A recent Medium article exposes some of the drawbacks inherent in the business model of the TaskRabbit service.
TaskRabbit is very much in the space that my Action Oriented Workflow mines for all possible work interactions but only for the subset of physical labor of a temporary and nature. They are a subset of the much larger space that AOW enables harnessing with both physical and knowledge work (this being the much bigger piece of the pie that WorkNetz will primarily focus on)...that said, one of the key features of the AOW technology is the ability for delegated agents to REJECT work they do not wish to do OR to even simply never get work in their cue at all if they are not electing to receive it.
I saw this as a critical requirement of the system for two reasons:
1) If you give them the ability to reject they retain that sense of ownership, they are indeed their own boss and work on their own schedule as most people want and with Taskrabbits pivot are not denied.
2) Allowing people to reject work allows that work to move with alacrity to those who are available and want to do it, if you've got a global pool of options then this becomes MORE certain the larger your organization and or the larger your pool of possible contractors are.
:I explain why this is critical in my posts on Action Oriented Workflow but the sound bite can be had by flipping through this presentation deck I prepared last year to describe how AOW enable systems will work.
WorkNetz AOW presentation slides
With the implementation of the autonomous work routing of the ADA (Action Delta Assessment) algorithm the determination of who gets a delegated action is done purely by the historical algorithm and those preferred nodes are virtual managers by virtue of the fact that their past performance has made them stars to the system and they still have the ability to re-delegate (reject work) that they get in their queue.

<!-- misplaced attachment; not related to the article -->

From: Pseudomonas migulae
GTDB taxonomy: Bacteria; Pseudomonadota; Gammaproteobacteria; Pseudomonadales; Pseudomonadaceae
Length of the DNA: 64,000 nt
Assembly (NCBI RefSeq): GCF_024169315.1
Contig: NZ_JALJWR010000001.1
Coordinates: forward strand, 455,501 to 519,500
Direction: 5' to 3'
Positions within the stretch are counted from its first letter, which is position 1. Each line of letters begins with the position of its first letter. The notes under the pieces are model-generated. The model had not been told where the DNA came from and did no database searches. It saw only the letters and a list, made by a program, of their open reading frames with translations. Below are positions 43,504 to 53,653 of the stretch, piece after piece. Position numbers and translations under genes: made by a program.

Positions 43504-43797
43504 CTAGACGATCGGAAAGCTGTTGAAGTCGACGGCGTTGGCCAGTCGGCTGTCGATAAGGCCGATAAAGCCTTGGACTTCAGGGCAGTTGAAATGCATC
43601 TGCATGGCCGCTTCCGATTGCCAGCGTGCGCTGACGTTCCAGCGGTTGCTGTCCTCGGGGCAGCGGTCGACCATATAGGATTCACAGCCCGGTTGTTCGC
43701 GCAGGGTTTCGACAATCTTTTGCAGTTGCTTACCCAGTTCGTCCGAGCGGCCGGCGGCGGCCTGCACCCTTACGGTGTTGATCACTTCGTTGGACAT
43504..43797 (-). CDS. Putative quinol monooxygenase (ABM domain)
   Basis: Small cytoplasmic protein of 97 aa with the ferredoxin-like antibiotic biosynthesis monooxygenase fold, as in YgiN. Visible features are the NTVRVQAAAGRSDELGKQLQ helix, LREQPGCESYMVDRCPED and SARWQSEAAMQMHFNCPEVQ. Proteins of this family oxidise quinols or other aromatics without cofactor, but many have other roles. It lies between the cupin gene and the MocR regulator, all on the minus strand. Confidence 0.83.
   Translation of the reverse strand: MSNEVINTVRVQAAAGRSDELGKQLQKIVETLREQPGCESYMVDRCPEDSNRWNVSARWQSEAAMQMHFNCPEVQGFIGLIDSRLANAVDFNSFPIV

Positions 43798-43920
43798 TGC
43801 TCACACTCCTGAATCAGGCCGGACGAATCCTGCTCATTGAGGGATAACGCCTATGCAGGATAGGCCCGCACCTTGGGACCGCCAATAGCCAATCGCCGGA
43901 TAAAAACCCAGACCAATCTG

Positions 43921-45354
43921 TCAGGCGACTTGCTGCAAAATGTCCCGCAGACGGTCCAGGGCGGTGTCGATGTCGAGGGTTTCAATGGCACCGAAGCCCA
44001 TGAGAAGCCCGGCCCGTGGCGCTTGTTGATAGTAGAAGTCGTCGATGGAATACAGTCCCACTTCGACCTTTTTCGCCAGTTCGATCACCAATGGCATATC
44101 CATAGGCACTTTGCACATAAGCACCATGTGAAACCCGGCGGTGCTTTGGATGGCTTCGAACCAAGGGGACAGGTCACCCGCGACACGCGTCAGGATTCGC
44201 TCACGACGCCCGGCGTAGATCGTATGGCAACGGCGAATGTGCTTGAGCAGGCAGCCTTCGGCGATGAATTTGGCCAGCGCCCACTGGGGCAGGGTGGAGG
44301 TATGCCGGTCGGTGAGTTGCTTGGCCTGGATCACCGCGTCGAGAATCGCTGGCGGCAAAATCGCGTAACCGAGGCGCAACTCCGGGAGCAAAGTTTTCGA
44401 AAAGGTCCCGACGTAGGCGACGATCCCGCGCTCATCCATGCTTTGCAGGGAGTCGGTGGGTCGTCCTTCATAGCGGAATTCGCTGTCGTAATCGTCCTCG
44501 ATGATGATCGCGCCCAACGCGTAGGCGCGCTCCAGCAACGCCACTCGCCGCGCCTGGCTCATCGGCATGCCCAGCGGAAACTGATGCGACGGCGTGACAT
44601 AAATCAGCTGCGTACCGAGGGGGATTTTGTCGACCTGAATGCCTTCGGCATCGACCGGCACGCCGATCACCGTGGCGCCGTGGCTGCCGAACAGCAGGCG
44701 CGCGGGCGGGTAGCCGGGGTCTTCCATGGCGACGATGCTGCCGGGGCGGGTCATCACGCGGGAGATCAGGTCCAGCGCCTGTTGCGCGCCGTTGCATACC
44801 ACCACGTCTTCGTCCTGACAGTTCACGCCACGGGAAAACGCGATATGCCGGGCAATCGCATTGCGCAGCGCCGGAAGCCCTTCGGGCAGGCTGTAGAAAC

This virtual or dynamic management is the only type of management that should exist I posit, a real time assessment of ability to redelegate work trumps the manual distribution of labor that is done when people are in charge of teams of workers which is rife with opportunity for cronyism to skew results away from what would be ideal for the business. I elaborate on this in the AOW white paper.
AgilEntity in the form of the AOW paradigm which generalizes the solution for any vertical physical labor or knowledge work. I considered describing WorkNetz the company I am working on now to present solutions built on the AOW paradigm as: "taskrabbit for everything" at some point...given this shift in their approach, which makes sense given that in any given geographical region, there is a low density of people who can mobilize, are skilled and willing to perform a specific physical task it is clear why as a target TaskRabbit was aiming too low, they built a rocket that only allowed them to reach for the mountain instead of the moon.
Solving the problem for one type of labor (physical) made sense as there would be no need to tackle the much harder problem of generalizing to all types of work actions irrespective of their nature as physical labor associated or knowledge work associated would be a much more difficult task one that I took on and completed when I completed the implementation of the Action Oriented Workflow technology in AgilEntity in 2005.
I chose to generalize the solution for any type of interaction and let the business decide how it is going to provide incentives to the agents it already has...what I defined as "in sourcing". This is critical as it prevents the attrition problem that is described in the article where once a person is set up with a tasker through the service why would they use the service a second time if they can get the direct contact information for that same tasker from the initial interaction? By enabling any existing business to turn all it's employees into an emancipated workforce of contingent laborers who are employees one can harness that existing workforce optimally to make action execution fluid and 24/7 possible and maintain this advantage even as the company grows from 10 to 10,000 "employees" distributed all over the globe.
WorkNetz AOW presentation slides